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A doctor's guide to PrEP

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, 3 min read

A doctor's guide to PrEP

HIV Prevention Using Pre-Exposure Prophylaxis (PrEP)

The global HIV pandemic that began in 1981 continues to this day. In the U.S. alone, nearly 1.2 million people are currently living with human immunodeficiency virus (HIV), and there are 35,000 new HIV infections each year.1 Across the country, HIV impacts racial and ethnic minorities, gay and bisexual men, and transgender women the most.1 The good news is that we now have a powerful way to help slow the rate of infection and keep people healthy.

Ten years ago in the U.S., the FDA approved the first medication that could help prevent the spread of HIV. PrEP (pre-exposure prophylaxis) is an HIV prevention option that can reduce your chance of getting HIV from sex or injection drug use. The word “prophylaxis” means an action taken to prevent the spread of a disease.

PrEP is saving lives.

According to the CDC, when taken as prescribed, PrEP is highly effective at preventing HIV. The risk of getting HIV from sex is about 99% lower for those who took the medicine correctly than for those who didn’t take the pill.2

While there is still no cure for HIV, and there is no vaccine to prevent HIV, PrEP is the best tool available to help reduce the number of new HIV infections. Safe sex practices and harm reduction strategies for people who use illegal drugs are also helping shrink HIV rates.

What do I need to know?

In the U.S., the FDA has approved three options for PrEP. Truvada and Descovy are daily pills. Cabotegravir is an injectable medication that your healthcare provider can give you once a month or once every two months.

The pill forms of PrEP reach maximum protection from HIV for receptive anal sex at about seven days of daily use. PrEP reaches optimal levels for HIV protection in vaginal tissue at 21 days of daily use. This timing is also advised for protection from HIV transmitted by IV drug use.

How can I get PrEP?

To learn more about PrEP, contact your doctor. And remember, you’ll need a negative HIV test before starting the medication.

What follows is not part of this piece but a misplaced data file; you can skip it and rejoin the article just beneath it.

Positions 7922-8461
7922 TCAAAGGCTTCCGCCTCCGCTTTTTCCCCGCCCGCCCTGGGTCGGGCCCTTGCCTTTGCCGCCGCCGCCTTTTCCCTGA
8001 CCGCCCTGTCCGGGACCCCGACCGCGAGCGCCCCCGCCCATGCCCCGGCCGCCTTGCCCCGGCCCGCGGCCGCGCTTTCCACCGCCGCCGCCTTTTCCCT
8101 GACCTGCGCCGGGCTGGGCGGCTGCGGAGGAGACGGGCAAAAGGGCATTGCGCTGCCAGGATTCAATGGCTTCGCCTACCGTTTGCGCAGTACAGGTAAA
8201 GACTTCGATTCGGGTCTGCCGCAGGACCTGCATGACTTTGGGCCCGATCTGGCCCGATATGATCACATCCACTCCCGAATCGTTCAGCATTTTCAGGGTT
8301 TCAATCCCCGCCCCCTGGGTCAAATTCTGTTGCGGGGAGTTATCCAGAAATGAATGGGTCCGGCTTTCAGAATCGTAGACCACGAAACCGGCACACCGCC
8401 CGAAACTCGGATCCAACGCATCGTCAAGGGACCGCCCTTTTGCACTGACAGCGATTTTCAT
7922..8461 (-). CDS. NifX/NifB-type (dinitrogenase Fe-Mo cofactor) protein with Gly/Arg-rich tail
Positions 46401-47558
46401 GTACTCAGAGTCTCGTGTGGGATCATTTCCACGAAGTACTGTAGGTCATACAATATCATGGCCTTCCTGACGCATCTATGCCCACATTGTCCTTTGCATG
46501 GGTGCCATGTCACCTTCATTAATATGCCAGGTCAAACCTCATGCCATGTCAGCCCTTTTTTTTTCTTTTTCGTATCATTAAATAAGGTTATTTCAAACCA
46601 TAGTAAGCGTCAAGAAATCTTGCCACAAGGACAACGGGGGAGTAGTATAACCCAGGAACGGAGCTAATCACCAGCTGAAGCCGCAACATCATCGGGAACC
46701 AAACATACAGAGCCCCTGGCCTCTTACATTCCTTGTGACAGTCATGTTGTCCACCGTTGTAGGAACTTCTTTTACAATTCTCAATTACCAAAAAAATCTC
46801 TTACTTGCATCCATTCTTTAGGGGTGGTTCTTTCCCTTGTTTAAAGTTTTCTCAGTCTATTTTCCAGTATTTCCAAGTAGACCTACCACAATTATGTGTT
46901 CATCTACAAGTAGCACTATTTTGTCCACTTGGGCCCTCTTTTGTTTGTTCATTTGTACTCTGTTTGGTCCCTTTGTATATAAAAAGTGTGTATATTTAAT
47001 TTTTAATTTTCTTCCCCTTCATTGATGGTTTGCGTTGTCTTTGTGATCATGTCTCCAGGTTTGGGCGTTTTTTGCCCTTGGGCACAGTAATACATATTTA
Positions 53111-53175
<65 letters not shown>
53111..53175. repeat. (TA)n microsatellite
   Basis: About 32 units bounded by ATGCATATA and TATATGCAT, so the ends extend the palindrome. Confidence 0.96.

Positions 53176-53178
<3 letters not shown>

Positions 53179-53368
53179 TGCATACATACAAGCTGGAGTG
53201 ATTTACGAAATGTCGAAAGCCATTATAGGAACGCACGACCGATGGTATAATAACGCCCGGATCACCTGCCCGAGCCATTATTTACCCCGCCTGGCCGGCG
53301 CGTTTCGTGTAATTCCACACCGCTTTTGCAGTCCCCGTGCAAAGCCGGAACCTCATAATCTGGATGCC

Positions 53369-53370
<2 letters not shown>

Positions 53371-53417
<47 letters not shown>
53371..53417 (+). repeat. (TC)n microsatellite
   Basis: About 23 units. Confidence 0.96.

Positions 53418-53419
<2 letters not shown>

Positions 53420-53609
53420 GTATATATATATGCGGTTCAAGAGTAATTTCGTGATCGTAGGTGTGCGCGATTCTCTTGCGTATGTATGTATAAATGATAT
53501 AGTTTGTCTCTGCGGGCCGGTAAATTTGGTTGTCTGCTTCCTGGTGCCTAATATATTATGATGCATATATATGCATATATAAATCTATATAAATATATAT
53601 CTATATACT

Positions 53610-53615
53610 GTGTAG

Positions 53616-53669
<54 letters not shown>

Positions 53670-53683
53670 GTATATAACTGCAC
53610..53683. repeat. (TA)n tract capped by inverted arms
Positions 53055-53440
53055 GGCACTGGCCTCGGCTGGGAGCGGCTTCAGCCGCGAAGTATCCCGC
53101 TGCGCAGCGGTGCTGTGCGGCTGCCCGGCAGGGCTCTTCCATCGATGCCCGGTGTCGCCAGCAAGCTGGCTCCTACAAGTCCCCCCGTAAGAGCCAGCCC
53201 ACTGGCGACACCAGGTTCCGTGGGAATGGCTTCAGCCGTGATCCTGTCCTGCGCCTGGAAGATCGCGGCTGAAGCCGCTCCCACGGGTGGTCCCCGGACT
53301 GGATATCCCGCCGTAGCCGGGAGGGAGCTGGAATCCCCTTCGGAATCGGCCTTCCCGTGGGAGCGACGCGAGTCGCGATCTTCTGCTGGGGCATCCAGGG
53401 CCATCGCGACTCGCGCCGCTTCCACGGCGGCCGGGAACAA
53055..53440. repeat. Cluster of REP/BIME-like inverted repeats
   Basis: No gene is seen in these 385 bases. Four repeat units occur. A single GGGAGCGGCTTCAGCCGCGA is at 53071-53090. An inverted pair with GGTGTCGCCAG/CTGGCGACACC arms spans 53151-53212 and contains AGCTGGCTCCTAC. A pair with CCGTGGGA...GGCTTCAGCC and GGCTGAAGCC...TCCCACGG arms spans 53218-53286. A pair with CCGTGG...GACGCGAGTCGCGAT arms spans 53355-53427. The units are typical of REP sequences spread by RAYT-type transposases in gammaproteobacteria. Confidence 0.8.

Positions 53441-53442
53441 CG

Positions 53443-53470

What if I can’t get PrEP where I live?

One in eight gay and bisexual men lives in a “PrEP desert,” where the nearest provider is more than 30 minutes away.3 The CDC recommends telemedicine to improve access to PrEP and help reduce the number of HIV infections. To book a Babylon Video Appointment 24/7, download the Babylon Health app.

1. Centers for Disease Control and Prevention. Estimated HIV incidence and prevalence in the United States, 2015–2019. HIV Surveillance Supplemental Report 2021;26(No. 1). hiv/library/reports/hiv-surveillance.html. Published May 2021. Accessed June 8, 2022.

2. Centers for Disease Control and Prevention. PrEP Effectiveness. Accessed June 8, 2022.

3. Siegler, A. J., Bratcher, A., & Weiss, K. M. (2019). Geographic Access to Preexposure Prophylaxis Clinics Among Men Who Have Sex With Men in the United States. American journal of public health109(9), 1216–1223.

The information provided is for educational purposes only and is not intended to be a substitute for professional medical advice, diagnosis, or treatment. Seek the advice of a doctor with any questions you may have regarding a medical condition. Never delay seeking or disregard professional medical advice because of something you have read here.

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